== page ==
So Steve Jobs and Apple Corporation have done well to keep the dream alive. They have taken the ideas of a true visionary and continued to allow us to benefit from one man's dreams. Apple, and it's competitors may take credit for these little toys that make our lives better and push the boundaries of technology, but at the end of the day, Gene Rodenberry takes the credit. The iPad may have the Apple logo on the back of it, but it has Gene Rodenberry's inspiration inside of it.

Yeah, my secret is out, I'm a trekkie in disguise. Get over it. And I will find a way to have my new iPad have an LCARS interface.

Monday, 25 January 2010


Hi. Haven't been here in a while, I'm trying to get used to new digs at work - again. Yup, for the fifth time in one year, my boss has moved me to another office, this time in Kingsville, 48 kms away. I started the new job on Friday, moving my stuff into my cubicle - I've given up my office for Dilbertville. I set up computers, unpacked boxes and hung pics of my kids on the 'walls'. Today, I started serious work, helping with the papers.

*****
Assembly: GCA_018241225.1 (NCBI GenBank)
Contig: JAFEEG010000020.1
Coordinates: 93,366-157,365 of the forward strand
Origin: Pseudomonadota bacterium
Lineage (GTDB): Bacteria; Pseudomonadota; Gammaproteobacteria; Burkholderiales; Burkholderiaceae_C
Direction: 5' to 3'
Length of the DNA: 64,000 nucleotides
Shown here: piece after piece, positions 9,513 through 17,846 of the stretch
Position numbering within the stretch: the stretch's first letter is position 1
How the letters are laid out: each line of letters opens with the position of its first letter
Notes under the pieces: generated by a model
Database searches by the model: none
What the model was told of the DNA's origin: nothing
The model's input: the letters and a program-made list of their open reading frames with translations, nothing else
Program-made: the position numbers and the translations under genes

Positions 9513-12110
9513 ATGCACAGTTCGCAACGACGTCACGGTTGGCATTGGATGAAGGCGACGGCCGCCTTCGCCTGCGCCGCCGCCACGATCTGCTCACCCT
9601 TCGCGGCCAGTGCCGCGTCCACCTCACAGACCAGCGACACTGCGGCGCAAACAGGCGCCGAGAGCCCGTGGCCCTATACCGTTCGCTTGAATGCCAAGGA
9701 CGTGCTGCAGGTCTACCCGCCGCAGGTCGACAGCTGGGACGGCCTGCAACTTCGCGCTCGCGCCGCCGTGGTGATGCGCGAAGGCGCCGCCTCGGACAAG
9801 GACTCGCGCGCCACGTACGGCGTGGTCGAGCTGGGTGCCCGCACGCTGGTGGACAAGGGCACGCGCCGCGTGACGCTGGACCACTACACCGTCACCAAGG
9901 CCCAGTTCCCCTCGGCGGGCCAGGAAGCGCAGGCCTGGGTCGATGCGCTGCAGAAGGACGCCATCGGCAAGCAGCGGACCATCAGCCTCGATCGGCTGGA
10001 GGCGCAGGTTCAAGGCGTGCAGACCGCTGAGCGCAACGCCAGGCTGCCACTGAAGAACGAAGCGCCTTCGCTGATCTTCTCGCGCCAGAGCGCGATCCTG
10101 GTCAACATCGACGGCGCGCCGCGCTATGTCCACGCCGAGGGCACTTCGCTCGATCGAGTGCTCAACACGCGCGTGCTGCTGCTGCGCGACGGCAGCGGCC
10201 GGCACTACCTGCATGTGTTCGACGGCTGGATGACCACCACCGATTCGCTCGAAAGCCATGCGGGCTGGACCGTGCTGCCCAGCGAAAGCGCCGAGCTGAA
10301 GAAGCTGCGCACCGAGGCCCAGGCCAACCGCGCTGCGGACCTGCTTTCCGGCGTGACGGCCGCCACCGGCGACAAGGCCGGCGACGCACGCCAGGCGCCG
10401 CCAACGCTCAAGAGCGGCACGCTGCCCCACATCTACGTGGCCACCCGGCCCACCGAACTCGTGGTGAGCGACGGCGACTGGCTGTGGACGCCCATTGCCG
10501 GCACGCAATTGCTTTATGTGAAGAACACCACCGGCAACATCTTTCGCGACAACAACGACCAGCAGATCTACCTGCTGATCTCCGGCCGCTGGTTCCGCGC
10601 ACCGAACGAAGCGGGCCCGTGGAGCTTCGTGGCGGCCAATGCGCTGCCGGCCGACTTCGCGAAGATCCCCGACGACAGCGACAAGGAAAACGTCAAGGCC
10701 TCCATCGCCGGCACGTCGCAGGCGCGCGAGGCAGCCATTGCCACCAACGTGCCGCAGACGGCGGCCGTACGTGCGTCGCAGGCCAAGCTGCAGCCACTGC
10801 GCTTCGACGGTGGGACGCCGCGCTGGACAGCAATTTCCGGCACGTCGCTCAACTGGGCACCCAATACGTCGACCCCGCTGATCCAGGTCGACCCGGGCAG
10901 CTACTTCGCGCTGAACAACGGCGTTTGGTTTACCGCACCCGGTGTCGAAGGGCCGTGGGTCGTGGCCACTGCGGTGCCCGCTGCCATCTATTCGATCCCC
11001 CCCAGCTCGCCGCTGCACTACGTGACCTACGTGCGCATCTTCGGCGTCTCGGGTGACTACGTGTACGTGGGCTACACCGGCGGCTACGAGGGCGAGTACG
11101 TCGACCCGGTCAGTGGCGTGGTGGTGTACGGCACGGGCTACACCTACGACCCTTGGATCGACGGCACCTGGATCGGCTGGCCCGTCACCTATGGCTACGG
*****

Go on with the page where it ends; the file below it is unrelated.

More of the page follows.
My job is primarily prepress, which is the front end aspect of printing, in which the customers send their files digitally and I scream bloody murder when they're all messed up, thus saving the press manager from screaming bloody murder when he tries to print from garbage. It's fun. Most of the time the files are perfect, we deal with some pretty smart people who know what they're doing. Sometimes though, we get duds; my job then becomes fixing the problem. It may involve fixing it on our machines or in some cases getting the customers to send the files again properly. It's a living. In the next month or so we're to get press upgrades, so I came in just when all the fun happens. It's quite interesting helping with new processes and fixing the bugs in the system. It gives you a sense of real accomplishment helping develop something that will be around for a long time and having your stamp on it - even in a small way.